I started “the race” 10 steps ahead to begin with. I talked earlier about how I felt that I was battling a rigged system and, what I didn’t realize until college, was that I was playing the game of America on “Easy Mode”. The areas that I was able to live in allowed me to go to schools that were funded better than others. Was it the nicest school in the area? No. But it was still much better than others had access to. That directly impacts their performance in high school and therefore their access to college. So while I thought I was starting the race to success 5 steps behind those more privileged than I was, it was still 10 steps ahead of those directly impacted by the fact that our school system is built to favor those that look like me and live in neighborhoods like mine.

Privilege #4

Silence. This one is probably one of the most powerful. Like I said earlier, I’ve been aware of my privilege for a while now. But I’ve not publicly spoken up about it until now, and how have I been affected by that silence? I haven’t. At all. And that’s privilege right there. Silence is a luxury. The very fact that I can stay silent and the system will still work for me is the perfect example of how the deck is not stacked against me but all people of color in America. Does me speaking up relinquish that privilege? Not at all. But I can guarantee that I will no longer take that privilege for granted and I’ll do what I can to amplify other voices that do not have the luxuries I do.

Privilege #5

Educating myself about racism instead of experiencing it. There are far too many people that are constantly calculating every move they make throughout their day / life out of fear that they will be perceived as a threat (we saw that recently with Amy Cooper calling the police on Christian Cooper, a Black man, who was simply out bird-watching). One of the things I’m most grateful for is my ability to always be, unapologetically, myself. That is a luxury and a privilege that I get to experience that while many have to be someone they're not out of fear.

This Is Not a Zero-Sum Game

I’ll go ahead and skip Privileges #6 through #100 because I think you get the point. This list could go on and on. To those of you in the Black community that have made it this far, I applaud you for making it through a laundry list of things you already know. This is nothing new to you. To anyone who is still “on the fence” about these issues and struggling with coming to terms with your white privilege, I challenge you to withhold all personal comparisons / feelings and just listen to the experiences of those that have been negatively impacted by the system we take advantage of.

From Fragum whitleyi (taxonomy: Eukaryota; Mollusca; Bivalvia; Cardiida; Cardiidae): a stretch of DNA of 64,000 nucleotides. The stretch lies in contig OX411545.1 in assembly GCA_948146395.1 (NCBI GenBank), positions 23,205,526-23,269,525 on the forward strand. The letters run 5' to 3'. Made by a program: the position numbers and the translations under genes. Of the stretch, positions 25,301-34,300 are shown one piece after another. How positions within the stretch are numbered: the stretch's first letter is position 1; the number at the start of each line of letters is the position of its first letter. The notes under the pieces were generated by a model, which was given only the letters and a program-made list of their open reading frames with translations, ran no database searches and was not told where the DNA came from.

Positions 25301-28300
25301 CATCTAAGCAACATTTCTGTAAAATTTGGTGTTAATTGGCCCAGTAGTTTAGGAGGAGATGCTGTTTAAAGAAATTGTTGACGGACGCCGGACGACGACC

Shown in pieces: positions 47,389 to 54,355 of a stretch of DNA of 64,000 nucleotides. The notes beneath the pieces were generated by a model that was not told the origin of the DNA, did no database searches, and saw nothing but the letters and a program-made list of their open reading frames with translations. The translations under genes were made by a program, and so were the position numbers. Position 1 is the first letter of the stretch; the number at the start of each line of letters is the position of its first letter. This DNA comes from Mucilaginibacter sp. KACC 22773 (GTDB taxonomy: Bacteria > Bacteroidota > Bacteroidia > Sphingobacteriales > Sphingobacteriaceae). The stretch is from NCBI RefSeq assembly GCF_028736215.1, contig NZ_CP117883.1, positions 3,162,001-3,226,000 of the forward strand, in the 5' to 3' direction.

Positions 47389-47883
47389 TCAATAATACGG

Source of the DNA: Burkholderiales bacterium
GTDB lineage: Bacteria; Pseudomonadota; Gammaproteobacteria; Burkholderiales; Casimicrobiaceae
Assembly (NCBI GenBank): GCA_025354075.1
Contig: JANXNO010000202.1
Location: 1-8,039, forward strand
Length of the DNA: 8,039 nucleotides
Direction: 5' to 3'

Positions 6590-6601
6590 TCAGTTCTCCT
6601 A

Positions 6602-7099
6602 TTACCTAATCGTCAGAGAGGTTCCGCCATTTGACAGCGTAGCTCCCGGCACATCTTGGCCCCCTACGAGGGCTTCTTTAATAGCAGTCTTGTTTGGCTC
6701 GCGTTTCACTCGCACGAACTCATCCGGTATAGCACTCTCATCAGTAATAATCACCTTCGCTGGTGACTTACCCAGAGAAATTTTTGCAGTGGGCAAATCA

I also want to remind you that, contrary to the way our society has been programmed, the United States of America is NOT a “zero sum game”. I mean that both economically and socially. The success and betterment of another group does not take anything away from you. Therefore equity and justice for the Black community does not mean anything is being taken away from you. We’ve been so divided lately and I’ve spent a lot of time thinking about what it is that can actually unite people and bring people back together. Every time, I land on empathy.

Emapthy: the action of understanding, being aware of, being sensitive to, and vicariously experiencing the feelings, thoughts, and experience of another.

What Can We Do?

Whether we agree or not, we have to take the time to try and understand WHY others feel the way that they do. It reminds me of relationships.. Even if you don’t believe that you did anything wrong to your significant other, if they FEEL like you did something wrong you still have to get to the bottom of it and understand what it was that made them feel that way to adjust and make sure it doesn’t happen again in the future. To be clear, I 100% believe that the origins of our country and the foundation on which it was built has created a system that benefits people that look like me over those that don’t.

But even if you don’t agree with that, and remember there are over 1,000 Black people since 2015 that would argue against you if they could, it’s still your responsibility to welcome other points of view and experiences with open arms and understanding. That’s what will unite us moving forward. We are not capable of greatness in spite of our differences, we are capable of greatness because of our differences.

If you’re like me and you’re wondering, “okay but what can I do about it?” I’m not going to try and pretend like I have the answers. But I will link to some resources below that can point you to how you can get involved, whether it be through time or money. But for the most actionable thing we can all do, as those with privilege, I will quote one of my coworkers:

Call out people for every racist thing you hear or read no matter how subtle. It is not enough to just not be racist. We, as a community, have to be aggressively anti-racist.

- Arianna Smith